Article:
4 min read

Of boots and suits [Nexus Newsletter #123]

Hey friends,

Last week, the Nexus Pro community came together for a subject matter expert workshop hosted by Pro member Mike Brown, Co-Founder and CEO of LogCheck, a company acquired last year by Building Engines which was then acquired by JLL.

After watching it (and chatting with Mike while I was in NYC), I felt like the lessons buried in LogCheck's story should be shared more widely. They're applicable to the whole industry—even if you think maintenance is boring. Especially if you think maintenance is boring. Let's jump in.

Buildings are a system of systems just like the human body. If ventilation is the lungs, Mike likes to think of the Operations & Maintenance (O&M) staff as the immune system. Everything needs maintenance—even our digital systems... even our shiny new IoT stacks.

Bad things happen in buildings when operations teams don't do maintenance basics. A pipe freezes and destroys the floors below. A helium leak forces a hospital evacuation. These risks don't occur randomly—they're a result of doing maintenance wrong or not doing it at all.

Despite the prevalence of computerized maintenance management systems (CMMS), facilities everywhere were (and still are) using paper checklists (or nothing at all) to manage the myriad tasks required to do maintenance properly. I repeat: They had software that was purchased to replace paper checklists and they still used paper checklists.

Why? One big reason is the massive organizational gap between 'boots and suits' or 'the boiler room and the board room'. This gap is full of:

  • Lack of trust.
  • Lack of communication.
  • Physical distance.
  • Outsourcing complexities.
  • Erroneous assumptions that the maintenance staff will use a tool that was originally designed for accountants (to track expenses) and doesn't help do their job-to-be-done better than pen and paper.
  • Unrealistic expectations that the 'boots' use software that is too complicated and not mobile-friendly (and therefore couldn't even be used in the boiler room).

When the software comes from the 'suits', the 'boots' (rationally) reject the new tech and stick to what they know does the job. Or they come up with really clever workarounds that are obscured from management (due to the above gap).

So what did the LogCheck team build? They built a tool for the boiler room and not the board room. Maintenance engineers and technicians needed something simple, user-friendly, mobile, and customizable. They built a tool for that exact user persona and their existing workflows. In other words, they built tech for the human instead of expecting the human to adapt to the tech.

Here's the kicker though: they didn't build the tool for just one user persona. Just like many other types of technology in our industry, multiple stakeholders can gain from digitizing maintenance. So they used the tool to facilitate the interactions between the boots and their managers—those responsible for maintenance being done well. That's the 'Check' in LogCheck.

Mike Brown, LogCheck

This technology design process is precisely what we preach in our Foundations course:

  • First, determine the job-to-be-done that you're trying to improve. That job is being done by a team of humans and existing tech.
  • Then determine the user persona and their exact workflow that new technology will be inserted into.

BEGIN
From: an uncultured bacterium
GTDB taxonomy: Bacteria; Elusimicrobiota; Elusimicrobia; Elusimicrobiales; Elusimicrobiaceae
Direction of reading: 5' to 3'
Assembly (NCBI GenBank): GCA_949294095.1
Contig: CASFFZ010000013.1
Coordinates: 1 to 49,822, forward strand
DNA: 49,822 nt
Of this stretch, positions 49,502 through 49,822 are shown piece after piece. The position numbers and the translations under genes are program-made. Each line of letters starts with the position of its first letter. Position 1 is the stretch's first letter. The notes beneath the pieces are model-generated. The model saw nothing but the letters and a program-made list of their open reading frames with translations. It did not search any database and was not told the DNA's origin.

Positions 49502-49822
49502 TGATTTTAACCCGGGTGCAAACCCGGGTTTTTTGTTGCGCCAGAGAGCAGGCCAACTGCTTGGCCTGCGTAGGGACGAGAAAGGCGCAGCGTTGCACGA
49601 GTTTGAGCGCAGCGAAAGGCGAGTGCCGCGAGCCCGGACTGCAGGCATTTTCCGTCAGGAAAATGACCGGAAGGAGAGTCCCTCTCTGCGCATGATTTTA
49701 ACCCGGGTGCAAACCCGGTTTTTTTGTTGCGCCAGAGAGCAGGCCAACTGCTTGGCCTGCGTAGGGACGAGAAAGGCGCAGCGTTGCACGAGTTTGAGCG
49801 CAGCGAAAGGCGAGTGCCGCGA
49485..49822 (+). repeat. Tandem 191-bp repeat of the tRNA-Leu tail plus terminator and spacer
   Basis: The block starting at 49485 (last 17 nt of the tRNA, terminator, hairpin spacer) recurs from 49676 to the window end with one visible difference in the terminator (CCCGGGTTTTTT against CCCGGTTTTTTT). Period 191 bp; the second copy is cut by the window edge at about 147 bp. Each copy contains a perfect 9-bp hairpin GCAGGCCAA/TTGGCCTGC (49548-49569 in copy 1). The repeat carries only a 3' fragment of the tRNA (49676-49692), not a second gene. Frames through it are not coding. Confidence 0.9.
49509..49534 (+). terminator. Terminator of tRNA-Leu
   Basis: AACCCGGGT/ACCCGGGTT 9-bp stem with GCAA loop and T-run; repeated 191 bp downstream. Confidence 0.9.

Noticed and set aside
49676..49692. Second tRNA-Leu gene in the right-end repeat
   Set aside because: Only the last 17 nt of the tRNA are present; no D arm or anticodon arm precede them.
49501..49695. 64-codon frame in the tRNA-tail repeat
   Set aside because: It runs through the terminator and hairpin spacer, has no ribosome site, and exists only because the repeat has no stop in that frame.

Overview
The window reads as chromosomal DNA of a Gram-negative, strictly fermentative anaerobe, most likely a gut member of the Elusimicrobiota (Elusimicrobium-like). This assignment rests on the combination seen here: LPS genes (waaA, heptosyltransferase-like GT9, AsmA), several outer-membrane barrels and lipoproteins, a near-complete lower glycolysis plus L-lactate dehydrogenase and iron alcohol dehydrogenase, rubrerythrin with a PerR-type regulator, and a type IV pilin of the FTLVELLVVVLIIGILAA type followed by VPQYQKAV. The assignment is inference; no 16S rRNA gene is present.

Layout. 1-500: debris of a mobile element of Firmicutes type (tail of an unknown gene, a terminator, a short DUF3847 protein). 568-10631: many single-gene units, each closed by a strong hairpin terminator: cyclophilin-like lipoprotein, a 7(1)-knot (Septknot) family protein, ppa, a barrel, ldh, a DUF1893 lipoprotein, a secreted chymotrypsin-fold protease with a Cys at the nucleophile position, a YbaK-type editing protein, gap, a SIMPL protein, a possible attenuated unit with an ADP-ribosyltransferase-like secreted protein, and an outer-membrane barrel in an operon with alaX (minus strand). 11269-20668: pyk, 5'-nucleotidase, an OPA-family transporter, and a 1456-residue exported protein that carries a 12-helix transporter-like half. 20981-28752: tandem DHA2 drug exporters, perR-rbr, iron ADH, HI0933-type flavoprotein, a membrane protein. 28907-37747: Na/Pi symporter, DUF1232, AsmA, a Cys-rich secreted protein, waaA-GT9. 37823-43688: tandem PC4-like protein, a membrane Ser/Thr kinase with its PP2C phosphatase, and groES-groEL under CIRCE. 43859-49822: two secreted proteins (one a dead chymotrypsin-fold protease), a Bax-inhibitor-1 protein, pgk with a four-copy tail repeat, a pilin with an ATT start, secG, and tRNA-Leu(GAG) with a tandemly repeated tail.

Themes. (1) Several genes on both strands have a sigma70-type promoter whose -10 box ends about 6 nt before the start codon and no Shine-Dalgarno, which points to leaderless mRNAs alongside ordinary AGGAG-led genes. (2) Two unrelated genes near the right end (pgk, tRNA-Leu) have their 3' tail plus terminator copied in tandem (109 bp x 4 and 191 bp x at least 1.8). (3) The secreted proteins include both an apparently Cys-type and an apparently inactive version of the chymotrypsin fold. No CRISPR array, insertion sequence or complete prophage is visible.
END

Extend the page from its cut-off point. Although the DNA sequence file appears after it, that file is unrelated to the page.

• Then zoom out: what other stakeholders does this workflow affect? How can the technology engage them too?

For too long our industry has been starting with shiny new technology and expecting the humans to play nicely with it. Let's flip that around: start with the humans.

What do you think? What are some other examples of this phenomenon besides LogCheck?

Let us know on LinkedIn,

—James Dice, Founder of Nexus Labs

P.S. Pro members can get the recording of Mike's presentation here. If you're a member, you can join here to get access and future SME workshop invites.

✖ At the Nexus

Here’s everything worth sharing from Nexus HQ this week:

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★ PODCAST: 🎧 #096: Cory Clarke on why View assembled the full stackView is known as a smart window company, but with their acquisition of IoTium and RXR Realty’s WorxWell product last year, they’re expanding into a more comprehensive full stack of offerings.

We talked about Cory’s work at RXR Realty preacquisition, which was super interesting to hear about technology development from the landlord’s perspective. Definitely stay tuned through to the end where we unpacked how landlord’s might begin to measure occupant experience.

Then we dove into View’s product strategy and how and why they’re expanding beyond windows. Cory talks about how their stack is made up of open and composable parts, so we break down what that means.



  • Subject Matter Expert Workshop: The co-Founders of LogCheck (acquired by Building Engines and then JLL last year), Mike Brown (Pro Member) and Ben Ragheb, shared a great presentation on building operations, the problems LogCheck solves, and their experience starting and selling the company.
  • Member Gathering: The panel for April's Pro Member Gathering is made up of Pro members Alec Manfre, CEO and Co-founder at Bractlet, Christopher Naismith, CEO at Audette, Matt Brown, Founder & Head of Product at Simuwatt. They will chat with the group about digitizing the decarbonization project development process.

Join Nexus Pro now to get the invites and access to the recordings.


★ ON LINKEDIN: They realized that they had to revamp their maintenance contracts to make use of the analytics insights...




👋 That's all for this week. See you next Tuesday!